Visually weighted regression in R (à la Solomon Hsiang)

August 30, 2012

(This article was first published on Nicebread » R, and kindly contributed to R-bloggers)

[Update 1: Sep 5, 2012: Explore the Magical Data Enhancer by IRES, using this visualization technique]

[Update 2: Sep 6, 2012: See new improved plots, and new R code!

Solomon Hsiang proposed an appealing method for visually displaying the uncertainty in regressions (see his blog [1][2], and also the discussions on the Statistical Modeling, Causal Inference, and Social Science Blog [1][2]).

I implemented the method in R (using ggplot2), and used an additional method of determining the shading (especially concerning Andrew Gelman’s comment that traditional statistical summaries (such as 95% intervals) give too much weight to the edges. In the following I will show how to produce plots like that:

I used following procedure:

  1. Compute smoothers from 1000 bootstrap samples of the original sample (this results in a spaghetti plot)
  2. Calculate a density estimate for each vertical cut through the bootstrapped smoothers. The area under the density curve always is 1, so the ink is constant for each y-slice.
  3. Shade the figure according to these density estimates.


Now let’s construct some plots!

The basic scatter plot:




No we show the bootstrapped smoothers (a “spaghetti plot”). Each spaghetti has a low alpha. That means that overlapping spaghettis produce a darker color and already give weight to highly populated regions.

Here is the shading according to the smoother’s density:


Now, we can overplot the median smoother estimate for each x value (the “median smoother”):

Or, a visually weighted smoother:



Finally, we can add the plain linear regression line (which obviously does not refelct the data points very well):


At the end of this post is the function that produces all of these plots. The function returns a ggplot object, so you can modify it afterwards, e.g.:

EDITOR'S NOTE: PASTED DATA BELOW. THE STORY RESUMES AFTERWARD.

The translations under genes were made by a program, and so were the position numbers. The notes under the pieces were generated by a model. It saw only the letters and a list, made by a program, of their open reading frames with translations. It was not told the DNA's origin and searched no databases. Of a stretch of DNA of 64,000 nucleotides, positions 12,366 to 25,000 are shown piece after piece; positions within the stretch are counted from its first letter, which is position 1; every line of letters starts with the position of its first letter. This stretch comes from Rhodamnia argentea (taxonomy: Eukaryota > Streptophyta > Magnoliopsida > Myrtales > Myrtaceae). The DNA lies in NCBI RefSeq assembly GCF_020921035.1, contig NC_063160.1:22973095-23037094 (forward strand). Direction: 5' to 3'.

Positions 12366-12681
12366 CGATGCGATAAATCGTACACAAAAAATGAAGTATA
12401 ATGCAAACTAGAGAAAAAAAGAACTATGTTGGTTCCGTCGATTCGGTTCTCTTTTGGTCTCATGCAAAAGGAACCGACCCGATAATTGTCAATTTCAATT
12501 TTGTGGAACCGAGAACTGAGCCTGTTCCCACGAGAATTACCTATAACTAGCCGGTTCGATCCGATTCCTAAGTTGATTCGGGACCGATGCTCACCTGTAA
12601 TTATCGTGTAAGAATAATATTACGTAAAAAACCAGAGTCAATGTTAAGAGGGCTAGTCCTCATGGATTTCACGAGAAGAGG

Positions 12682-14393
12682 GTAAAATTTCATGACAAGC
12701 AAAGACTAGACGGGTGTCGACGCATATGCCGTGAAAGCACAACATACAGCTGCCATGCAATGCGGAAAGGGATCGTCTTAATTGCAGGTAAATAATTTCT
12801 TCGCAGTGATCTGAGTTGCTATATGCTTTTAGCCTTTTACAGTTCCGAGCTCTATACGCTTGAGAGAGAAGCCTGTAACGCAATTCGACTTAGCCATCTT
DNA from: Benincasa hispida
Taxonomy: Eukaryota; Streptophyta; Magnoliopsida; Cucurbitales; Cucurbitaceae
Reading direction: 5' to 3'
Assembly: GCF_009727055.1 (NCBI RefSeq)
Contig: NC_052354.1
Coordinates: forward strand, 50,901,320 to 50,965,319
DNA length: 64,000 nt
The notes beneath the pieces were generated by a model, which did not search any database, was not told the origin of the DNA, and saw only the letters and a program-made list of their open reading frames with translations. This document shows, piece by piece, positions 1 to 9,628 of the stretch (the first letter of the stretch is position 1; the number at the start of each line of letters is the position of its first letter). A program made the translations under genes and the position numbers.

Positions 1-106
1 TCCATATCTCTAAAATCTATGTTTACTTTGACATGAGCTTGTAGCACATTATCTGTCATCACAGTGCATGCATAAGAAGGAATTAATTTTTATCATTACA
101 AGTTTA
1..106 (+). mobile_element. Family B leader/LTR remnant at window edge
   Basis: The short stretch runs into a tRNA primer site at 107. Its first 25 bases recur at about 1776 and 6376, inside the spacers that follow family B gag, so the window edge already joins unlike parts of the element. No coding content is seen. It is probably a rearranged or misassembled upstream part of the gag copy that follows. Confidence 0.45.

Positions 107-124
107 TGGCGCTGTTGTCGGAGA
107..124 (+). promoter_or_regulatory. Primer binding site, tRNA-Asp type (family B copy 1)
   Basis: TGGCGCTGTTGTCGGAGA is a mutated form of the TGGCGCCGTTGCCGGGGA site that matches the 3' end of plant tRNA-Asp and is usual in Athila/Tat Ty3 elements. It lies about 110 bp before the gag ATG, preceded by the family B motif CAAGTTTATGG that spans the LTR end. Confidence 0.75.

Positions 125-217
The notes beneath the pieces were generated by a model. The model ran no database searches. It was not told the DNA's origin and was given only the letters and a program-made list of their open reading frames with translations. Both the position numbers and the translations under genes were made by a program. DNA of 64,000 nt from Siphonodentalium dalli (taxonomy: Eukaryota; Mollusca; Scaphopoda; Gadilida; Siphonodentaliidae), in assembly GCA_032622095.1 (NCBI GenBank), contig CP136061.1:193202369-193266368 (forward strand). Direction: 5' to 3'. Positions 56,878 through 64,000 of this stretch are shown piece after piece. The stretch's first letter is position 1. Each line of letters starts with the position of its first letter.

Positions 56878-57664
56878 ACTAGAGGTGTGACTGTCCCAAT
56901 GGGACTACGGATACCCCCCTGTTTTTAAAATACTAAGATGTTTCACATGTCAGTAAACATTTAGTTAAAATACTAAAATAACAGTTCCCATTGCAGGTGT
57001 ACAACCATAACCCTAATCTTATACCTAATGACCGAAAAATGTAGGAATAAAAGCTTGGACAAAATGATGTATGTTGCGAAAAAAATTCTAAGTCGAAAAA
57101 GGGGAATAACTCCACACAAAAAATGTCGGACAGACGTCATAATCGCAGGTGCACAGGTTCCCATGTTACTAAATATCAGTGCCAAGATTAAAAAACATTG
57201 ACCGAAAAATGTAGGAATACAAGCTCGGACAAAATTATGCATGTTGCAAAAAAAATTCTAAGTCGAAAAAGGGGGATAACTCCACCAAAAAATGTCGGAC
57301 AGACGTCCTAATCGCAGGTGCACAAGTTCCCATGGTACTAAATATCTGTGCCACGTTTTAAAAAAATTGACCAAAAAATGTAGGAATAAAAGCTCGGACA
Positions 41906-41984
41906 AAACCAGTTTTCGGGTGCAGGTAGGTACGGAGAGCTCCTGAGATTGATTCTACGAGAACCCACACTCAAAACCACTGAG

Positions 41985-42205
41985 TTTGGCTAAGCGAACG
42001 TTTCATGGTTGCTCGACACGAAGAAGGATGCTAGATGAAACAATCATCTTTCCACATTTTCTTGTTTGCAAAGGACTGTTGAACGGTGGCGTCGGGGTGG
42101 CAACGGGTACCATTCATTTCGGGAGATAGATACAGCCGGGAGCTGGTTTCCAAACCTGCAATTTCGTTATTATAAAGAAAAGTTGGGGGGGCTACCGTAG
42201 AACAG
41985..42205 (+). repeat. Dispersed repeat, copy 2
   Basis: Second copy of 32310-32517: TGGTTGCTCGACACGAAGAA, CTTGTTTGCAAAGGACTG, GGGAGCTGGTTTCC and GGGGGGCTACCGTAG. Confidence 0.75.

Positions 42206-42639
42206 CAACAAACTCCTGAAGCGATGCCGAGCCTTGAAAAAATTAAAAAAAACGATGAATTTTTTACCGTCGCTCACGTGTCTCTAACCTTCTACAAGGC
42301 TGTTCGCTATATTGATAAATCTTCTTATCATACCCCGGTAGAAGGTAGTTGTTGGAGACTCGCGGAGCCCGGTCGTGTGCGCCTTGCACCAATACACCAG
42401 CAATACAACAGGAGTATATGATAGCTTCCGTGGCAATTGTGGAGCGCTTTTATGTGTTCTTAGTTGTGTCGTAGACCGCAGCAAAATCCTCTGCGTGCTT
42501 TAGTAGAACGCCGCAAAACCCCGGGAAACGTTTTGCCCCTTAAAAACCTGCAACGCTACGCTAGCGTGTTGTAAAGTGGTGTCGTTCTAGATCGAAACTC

?View Code RSPLUS
vwReg(y~x, df, shade=FALSE, spag=TRUE) + xlab("Implicit power motive") + ylab("Corrugator activity during preparation")


Here are two plots with actual data I am working on:

The correlation of both variables is .22 (p = .003).

A) As a heat map (note: the vertical breaks at the left and right end occur due to single data points that get either sampled or not during the bootstrap):



B) As a spaghetti plot:




Finally, here’s the code (sometimes the code box is collapsed – click the arrow on the top right of the box to open it). Comments and additions are welcome.

?View Code RSPLUS
[Update: I removed the code, as an updated version has been published <a title="Visually weighted/ Watercolor Plots, new variants: Please vote!" href="">here</a> (see at the end of the post)]

To leave a comment for the author, please follow the link and comment on their blog: Nicebread » R. offers daily e-mail updates about R news and tutorials on topics such as: Data science, Big Data, R jobs, visualization (ggplot2, Boxplots, maps, animation), programming (RStudio, Sweave, LaTeX, SQL, Eclipse, git, hadoop, Web Scraping) statistics (regression, PCA, time series, trading) and more...

If you got this far, why not subscribe for updates from the site? Choose your flavor: e-mail, twitter, RSS, or facebook...

Comments are closed.


Mango solutions

RStudio homepage

Zero Inflated Models and Generalized Linear Mixed Models with R

Dommino data lab

Quantide: statistical consulting and training



CRC R books series

Six Sigma Online Training

Contact us if you wish to help support R-bloggers, and place your banner here.

Never miss an update!
Subscribe to R-bloggers to receive
e-mails with the latest R posts.
(You will not see this message again.)

Click here to close (This popup will not appear again)